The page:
Sports hernias are not the same as other hernias you may have suffered in the past. A sports hernia typically occurs due to stress provided through physical activity. This type of injury can sideline you for long periods of time. For an elite athlete in a strenuous sport, a sports hernia can endanger his entire career. Recovery and rehabilitation are possible, but they need to be performed with care.
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Difference From Other Hernias
More common hernias -- inguinal hernias -- occur in the inguinal canal, a part of your muscles near the abdominals. A sports hernia, on the other hand, is caused by a strain or tear of the soft tissues in your lower abdominal muscles or groin, according to the American Academy of Orthopaedic Surgeons. This tear can occur in the muscle itself or also in the tendons or ligaments of the abdominals.
Minor Hernia Treatment
Initial treatment for a sports hernia can take place at home and largely relies on the body healing itself. Your rehabilitation process is largely passive. For example, you will need to eliminate physical activity and rest the abdominals for seven to 10 days after the injury occurs. Apply ice several times a day and use compression or a wrap over the abdominals to relieve pain resulting from a bulge. Take anti-inflammatory medications like ibuprofen to relieve inflammation, swelling and pain. Seek out physical therapy from a licensed physical therapist to use stretching and exercises to heal the hernia. Physical therapy can heal a sports hernia after four to six weeks of regular treatment, according to the American Academy of Orthopaedic Surgeons.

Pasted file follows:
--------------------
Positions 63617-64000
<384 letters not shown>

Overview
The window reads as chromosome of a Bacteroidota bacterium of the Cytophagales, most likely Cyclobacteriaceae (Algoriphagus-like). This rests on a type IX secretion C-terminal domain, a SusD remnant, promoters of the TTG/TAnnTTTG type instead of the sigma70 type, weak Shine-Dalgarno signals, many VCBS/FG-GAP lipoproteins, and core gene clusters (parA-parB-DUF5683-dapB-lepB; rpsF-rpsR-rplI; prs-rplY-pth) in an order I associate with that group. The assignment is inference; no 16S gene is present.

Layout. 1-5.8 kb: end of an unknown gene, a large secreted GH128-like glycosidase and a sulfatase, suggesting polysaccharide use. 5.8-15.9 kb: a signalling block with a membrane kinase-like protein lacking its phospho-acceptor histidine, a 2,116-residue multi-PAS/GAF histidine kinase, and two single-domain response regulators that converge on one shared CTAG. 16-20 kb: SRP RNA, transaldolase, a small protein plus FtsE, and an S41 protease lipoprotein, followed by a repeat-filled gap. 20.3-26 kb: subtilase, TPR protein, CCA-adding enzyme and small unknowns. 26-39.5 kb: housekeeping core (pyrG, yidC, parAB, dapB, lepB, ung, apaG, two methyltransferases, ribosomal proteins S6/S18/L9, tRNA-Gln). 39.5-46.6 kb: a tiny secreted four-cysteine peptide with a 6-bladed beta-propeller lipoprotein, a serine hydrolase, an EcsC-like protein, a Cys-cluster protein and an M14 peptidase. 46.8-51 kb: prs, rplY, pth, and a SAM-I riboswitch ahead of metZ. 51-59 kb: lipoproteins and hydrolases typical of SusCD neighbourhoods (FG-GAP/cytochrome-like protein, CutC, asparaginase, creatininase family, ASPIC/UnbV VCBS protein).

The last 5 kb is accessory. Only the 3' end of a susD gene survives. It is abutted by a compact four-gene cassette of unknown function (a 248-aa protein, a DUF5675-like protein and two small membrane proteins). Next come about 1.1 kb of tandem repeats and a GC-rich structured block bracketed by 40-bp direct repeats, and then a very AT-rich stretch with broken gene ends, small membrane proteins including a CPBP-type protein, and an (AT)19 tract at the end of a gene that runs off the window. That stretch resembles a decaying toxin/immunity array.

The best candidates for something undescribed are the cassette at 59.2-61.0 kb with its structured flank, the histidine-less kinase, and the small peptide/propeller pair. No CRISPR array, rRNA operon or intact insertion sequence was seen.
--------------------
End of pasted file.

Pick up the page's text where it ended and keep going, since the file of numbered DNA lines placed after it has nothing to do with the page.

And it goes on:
Rehab After Surgery
Surgery may be required to heal a sports hernia if a partial or complete tear develops in your soft tissues. Following this, you will need a short recovery period from the surgery before beginning physical therapy. This is very similar to the physical therapy you should perform for a minor sports hernia, but because of the severity of your injury the therapy may take longer to heal your abdominals.
In some cases the pain of a sports hernia will dissipate after some time spent resting, but this does not always mean the hernia has healed. Pain can reoccur once you resume sports or physical activities. You should keep in mind that unlike with inguinal hernias, sports hernias do not always cause visible bulges underneath the skin. Failure to properly heal a sports hernia can lead to chronic pain that impedes your ability to participate in sports and physical activities.